Mount Meru stand at 4, 566 ( 14,980ft), the fifth- highest mountain in Africa.
On clear days you get great views of Mount Meru, which is Africa’s fifth highest mountain and within the parks boundary. You can also see across to Kilimanjaro – which is 50km away.
Best time to visit:
Climbing Mount meru: June to February, although it may rain in November. Best views of Kilimanjaro: December to February.
Activity in the park:
Mountain climbing (Mount Meru), Horse riding, bird-viewing, game driving, canoeing in the big Momella Lake.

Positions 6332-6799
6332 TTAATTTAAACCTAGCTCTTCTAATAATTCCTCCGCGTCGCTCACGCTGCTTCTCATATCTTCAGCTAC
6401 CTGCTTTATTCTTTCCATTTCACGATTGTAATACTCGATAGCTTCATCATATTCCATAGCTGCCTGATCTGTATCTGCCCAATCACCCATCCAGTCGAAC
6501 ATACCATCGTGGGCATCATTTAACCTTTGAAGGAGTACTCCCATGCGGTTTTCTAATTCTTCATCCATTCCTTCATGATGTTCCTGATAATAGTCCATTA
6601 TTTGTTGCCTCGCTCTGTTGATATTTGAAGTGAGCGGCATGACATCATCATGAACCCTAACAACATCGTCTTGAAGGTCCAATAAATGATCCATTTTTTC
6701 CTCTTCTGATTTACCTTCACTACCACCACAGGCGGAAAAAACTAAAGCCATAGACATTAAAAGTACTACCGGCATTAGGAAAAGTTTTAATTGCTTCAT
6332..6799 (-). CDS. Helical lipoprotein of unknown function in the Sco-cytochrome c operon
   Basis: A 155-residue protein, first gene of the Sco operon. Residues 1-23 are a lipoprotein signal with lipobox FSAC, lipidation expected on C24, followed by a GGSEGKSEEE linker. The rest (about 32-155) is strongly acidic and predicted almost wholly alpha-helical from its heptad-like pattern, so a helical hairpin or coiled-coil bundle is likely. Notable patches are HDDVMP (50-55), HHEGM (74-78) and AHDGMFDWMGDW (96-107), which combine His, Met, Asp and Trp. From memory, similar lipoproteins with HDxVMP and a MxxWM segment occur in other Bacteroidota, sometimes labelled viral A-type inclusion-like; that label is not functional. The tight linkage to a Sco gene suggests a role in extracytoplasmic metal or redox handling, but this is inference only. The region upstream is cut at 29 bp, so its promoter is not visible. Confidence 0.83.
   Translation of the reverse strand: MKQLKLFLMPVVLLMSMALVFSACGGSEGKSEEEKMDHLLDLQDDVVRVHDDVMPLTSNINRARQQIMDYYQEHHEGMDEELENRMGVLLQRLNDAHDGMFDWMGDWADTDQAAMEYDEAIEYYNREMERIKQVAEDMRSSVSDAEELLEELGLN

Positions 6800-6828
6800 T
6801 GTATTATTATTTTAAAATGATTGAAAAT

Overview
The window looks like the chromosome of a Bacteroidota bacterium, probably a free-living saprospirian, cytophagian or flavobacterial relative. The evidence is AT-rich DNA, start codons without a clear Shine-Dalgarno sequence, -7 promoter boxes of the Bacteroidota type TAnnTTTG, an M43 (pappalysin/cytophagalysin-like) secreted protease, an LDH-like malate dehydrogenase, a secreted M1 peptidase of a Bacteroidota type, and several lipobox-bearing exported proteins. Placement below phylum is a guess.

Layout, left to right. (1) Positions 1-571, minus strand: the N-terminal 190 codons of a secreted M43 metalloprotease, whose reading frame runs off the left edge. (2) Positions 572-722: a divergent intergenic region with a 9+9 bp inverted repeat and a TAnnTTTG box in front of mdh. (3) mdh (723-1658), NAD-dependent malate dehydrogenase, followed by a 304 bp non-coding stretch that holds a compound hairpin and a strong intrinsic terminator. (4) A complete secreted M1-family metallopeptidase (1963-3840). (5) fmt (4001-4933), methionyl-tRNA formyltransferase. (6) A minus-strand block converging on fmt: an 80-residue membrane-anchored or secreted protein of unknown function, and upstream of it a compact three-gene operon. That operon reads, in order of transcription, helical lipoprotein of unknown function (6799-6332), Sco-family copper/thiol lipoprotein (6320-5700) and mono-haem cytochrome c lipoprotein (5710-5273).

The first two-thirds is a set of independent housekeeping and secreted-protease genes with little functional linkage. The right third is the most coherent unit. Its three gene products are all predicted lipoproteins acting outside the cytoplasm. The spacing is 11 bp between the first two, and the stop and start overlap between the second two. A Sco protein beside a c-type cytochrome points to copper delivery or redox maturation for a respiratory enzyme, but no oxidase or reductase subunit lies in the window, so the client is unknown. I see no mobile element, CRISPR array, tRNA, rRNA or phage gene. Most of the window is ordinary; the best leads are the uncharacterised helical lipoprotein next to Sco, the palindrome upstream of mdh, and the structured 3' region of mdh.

There are two airports near Arusha: Kilimanjaro International Airport (JRO) is 40km east of town, off the main highway between Arusha and the mountain. JRO is used for larger international flights from Kenya, Nairobi and Europe, as well as regional safari connections in Tanzania. The much smaller Arusha Airport, on the town’s western fringes, is a minor hub for Tanzanian regional flights.
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Lake Manyara is Size: 330 sq km (127 sq miles), of which up to200 sq km (77 sq miles) is lake when water levels are high.The entrance gate lies 1.5 hours (126km/80 miles) west of Arusha along a newly surfaced road, close to the ethnically diverse market town of Mto wa Mbu.